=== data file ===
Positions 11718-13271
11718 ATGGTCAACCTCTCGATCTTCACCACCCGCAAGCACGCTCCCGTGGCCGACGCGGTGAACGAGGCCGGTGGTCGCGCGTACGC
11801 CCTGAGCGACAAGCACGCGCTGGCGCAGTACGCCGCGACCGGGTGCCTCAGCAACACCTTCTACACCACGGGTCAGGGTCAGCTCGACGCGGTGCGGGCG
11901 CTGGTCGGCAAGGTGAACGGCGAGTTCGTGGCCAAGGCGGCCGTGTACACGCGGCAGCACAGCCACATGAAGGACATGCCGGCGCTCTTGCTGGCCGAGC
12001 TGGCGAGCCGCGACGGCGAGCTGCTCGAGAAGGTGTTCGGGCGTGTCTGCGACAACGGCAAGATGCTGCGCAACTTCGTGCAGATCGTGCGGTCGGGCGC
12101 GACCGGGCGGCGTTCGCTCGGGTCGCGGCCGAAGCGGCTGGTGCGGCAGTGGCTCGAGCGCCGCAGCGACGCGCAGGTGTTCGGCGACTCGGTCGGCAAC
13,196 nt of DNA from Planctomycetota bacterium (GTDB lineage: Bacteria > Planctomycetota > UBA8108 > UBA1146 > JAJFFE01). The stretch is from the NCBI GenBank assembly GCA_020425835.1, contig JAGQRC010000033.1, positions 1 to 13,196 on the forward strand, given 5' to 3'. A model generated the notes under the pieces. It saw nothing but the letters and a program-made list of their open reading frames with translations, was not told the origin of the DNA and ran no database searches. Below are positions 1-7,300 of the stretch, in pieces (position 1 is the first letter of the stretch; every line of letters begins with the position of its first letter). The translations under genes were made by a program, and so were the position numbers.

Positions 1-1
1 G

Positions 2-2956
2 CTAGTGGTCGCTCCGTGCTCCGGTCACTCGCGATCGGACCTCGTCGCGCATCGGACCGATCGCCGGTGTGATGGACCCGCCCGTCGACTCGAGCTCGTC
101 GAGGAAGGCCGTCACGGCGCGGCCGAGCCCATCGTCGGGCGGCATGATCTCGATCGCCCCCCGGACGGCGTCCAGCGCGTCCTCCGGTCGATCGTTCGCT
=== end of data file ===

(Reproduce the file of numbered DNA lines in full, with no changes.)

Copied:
Positions 11718-13271
11718 ATGGTCAACCTCTCGATCTTCACCACCCGCAAGCACGCTCCCGTGGCCGACGCGGTGAACGAGGCCGGTGGTCGCGCGTACGC
11801 CCTGAGCGACAAGCACGCGCTGGCGCAGTACGCCGCGACCGGGTGCCTCAGCAACACCTTCTACACCACGGGTCAGGGTCAGCTCGACGCGGTGCGGGCG
11901 CTGGTCGGCAAGGTGAACGGCGAGTTCGTGGCCAAGGCGGCCGTGTACACGCGGCAGCACAGCCACATGAAGGACATGCCGGCGCTCTTGCTGGCCGAGC
12001 TGGCGAGCCGCGACGGCGAGCTGCTCGAGAAGGTGTTCGGGCGTGTCTGCGACAACGGCAAGATGCTGCGCAACTTCGTGCAGATCGTGCGGTCGGGCGC
12101 GACCGGGCGGCGTTCGCTCGGGTCGCGGCCGAAGCGGCTGGTGCGGCAGTGGCTCGAGCGCCGCAGCGACGCGCAGGTGTTCGGCGACTCGGTCGGCAAC
13,196 nt of DNA from Planctomycetota bacterium (GTDB lineage: Bacteria > Planctomycetota > UBA8108 > UBA1146 > JAJFFE01). The stretch is from the NCBI GenBank assembly GCA_020425835.1, contig JAGQRC010000033.1, positions 1 to 13,196 on the forward strand, given 5' to 3'. A model generated the notes under the pieces. It saw nothing but the letters and a program-made list of their open reading frames with translations, was not told the origin of the DNA and ran no database searches. Below are positions 1-7,300 of the stretch, in pieces (position 1 is the first letter of the stretch; every line of letters begins with the position of its first letter). The translations under genes were made by a program, and so were the position numbers.

Positions 1-1
1 G

Positions 2-2956
2 CTAGTGGTCGCTCCGTGCTCCGGTCACTCGCGATCGGACCTCGTCGCGCATCGGACCGATCGCCGGTGTGATGGACCCGCCCGTCGACTCGAGCTCGTC
101 GAGGAAGGCCGTCACGGCGCGGCCGAGCCCATCGTCGGGCGGCATGATCTCGATCGCCCCCCGGACGGCGTCCAGCGCGTCCTCCGGTCGATCGTTCGCT